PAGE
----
Don’t make women register for the draft. Just end draft registration for everyone.

Christopher A. Preble, vice president for defense and foreign policy studies at the Cato Institute, a libertarian think tank, argues that selective service is arbitrary now that the U.S. uses an all-volunteer military.

Top military brass made headlines this week when they called for expanding the Selective Service System — as close as we come, these days, to a draft registry — to include women. Gen. Mark A. Milley, the Army chief of staff, and Gen. Robert B. Neller, the Marine Corps commandant, both framed the issue as a matter of fairness: All eligible U.S. citizens should be included, Neller said, “Now that the restrictions that exempted women from [combat jobs] don’t exist.” But a better idea than requiring women to register is to do away with Selective Service altogether, for women and men.

When it comes to the draft, or any lingering vestige of it, it’s time for Congress to end it, not mend it.

The entire draft architecture is anachronistic and unnecessary. We’ve operated with an all-volunteer force for decades; no one, regardless of gender, expects that they’ll be drafted; and the wars that we fight don’t depend upon conscription. Future wars aren’t likely to, either.

Selective service was instituted during World War I, but America’s first peacetime draft, the Selective Service Act of 1940, was enacted as much of Europe and parts of Asia descended into the maelstrom of another world war. Many Americans wanted desperately to stay out, but also understood the need to prepare for it. All told, around 10 million men were drafted during World War II, but the act expired after the war ended.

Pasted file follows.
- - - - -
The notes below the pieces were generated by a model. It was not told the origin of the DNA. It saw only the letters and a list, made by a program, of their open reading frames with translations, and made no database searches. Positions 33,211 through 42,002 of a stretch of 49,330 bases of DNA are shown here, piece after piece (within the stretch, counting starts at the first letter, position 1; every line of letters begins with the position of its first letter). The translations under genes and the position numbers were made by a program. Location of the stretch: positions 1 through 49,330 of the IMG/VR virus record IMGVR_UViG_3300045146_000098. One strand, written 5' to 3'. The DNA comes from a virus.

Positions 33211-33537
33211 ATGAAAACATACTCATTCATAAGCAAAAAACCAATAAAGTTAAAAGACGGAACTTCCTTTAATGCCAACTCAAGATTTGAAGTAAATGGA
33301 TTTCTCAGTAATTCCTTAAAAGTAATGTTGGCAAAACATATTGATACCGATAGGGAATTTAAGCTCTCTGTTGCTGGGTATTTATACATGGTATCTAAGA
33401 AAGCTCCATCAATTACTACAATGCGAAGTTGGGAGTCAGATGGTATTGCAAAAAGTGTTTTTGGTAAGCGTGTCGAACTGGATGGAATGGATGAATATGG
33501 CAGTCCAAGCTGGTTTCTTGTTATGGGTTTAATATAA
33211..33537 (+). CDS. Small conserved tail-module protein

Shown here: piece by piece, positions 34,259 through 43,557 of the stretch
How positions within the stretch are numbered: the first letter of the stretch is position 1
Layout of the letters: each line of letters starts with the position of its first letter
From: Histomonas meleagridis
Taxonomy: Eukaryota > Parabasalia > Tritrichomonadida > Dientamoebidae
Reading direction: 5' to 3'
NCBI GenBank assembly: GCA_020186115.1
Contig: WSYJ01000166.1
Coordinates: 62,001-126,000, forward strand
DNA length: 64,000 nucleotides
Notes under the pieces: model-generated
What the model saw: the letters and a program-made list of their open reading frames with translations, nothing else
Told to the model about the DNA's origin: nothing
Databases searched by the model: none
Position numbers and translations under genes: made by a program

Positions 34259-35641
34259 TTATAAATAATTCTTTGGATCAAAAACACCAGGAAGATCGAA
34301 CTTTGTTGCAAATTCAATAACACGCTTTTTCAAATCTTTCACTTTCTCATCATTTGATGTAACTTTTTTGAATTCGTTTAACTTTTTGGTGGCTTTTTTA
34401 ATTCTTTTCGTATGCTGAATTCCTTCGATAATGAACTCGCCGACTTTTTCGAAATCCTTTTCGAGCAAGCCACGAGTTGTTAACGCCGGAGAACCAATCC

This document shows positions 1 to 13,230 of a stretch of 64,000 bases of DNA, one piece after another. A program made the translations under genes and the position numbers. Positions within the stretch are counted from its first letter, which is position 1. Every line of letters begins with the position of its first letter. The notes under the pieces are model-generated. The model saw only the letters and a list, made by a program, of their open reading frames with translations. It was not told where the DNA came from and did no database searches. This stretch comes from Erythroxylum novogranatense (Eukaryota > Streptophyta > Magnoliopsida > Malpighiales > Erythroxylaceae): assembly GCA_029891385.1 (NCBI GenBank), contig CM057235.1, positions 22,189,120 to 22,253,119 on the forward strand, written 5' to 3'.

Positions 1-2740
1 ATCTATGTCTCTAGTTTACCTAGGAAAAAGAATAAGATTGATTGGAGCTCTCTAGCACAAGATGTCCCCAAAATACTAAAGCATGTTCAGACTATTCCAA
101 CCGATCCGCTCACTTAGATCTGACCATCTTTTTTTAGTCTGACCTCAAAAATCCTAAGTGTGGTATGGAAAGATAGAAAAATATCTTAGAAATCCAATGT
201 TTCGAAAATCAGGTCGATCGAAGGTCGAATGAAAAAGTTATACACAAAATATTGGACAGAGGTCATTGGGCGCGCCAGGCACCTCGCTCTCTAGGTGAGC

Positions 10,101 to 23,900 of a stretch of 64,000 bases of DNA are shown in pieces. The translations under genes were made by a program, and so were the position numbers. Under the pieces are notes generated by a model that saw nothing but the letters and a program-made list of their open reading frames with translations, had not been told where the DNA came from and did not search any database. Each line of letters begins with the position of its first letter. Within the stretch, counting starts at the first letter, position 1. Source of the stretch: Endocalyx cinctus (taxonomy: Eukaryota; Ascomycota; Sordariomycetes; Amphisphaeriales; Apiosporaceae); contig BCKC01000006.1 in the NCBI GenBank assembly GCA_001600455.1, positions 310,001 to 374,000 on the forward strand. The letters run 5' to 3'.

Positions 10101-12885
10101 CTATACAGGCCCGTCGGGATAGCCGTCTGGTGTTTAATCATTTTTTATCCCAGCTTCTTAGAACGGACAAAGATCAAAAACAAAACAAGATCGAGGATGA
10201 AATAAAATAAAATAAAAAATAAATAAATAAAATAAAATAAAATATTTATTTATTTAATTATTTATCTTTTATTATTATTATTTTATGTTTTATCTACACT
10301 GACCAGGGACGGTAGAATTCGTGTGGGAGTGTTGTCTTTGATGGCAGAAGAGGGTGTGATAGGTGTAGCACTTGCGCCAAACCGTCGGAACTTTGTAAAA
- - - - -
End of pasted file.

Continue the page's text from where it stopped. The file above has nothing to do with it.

Our military is all-volunteer for a reason. Time to end the pretense that we still need Selective Service.

Selective service started up again in the late 1940s, but notably did not include President Harry Truman’s call for universal military training. Selecting some men via the draft provided the military with the troops it needed to prosecute the wars in Korea and Vietnam. But the idea of forcing all men to serve during peacetime never took hold because the requirements of those wars never called for 10 million-plus men to fight them. The selective nature of the draft exposed the system to charges of unfairness, particularly with respect to exemptions given during the Vietnam era for those able to ride out the war as college students, but it still made more sense than the alternative: compelling every man to serve in a military that didn’t need them.

Compulsory service is even less essential today. America’s wars of the post-conscription era have been fought by far smaller forces, and our mixed track record in those conflicts hasn’t been a function of the number of available troops. Rather, the inability to achieve decisive victory in places like Iraq and Afghanistan reflects the inherent difficulty of nation-building, and our body politic’s understandable weariness with open-ended and costly missions in distant lands.

Read the full piece at the Cato Institute’s website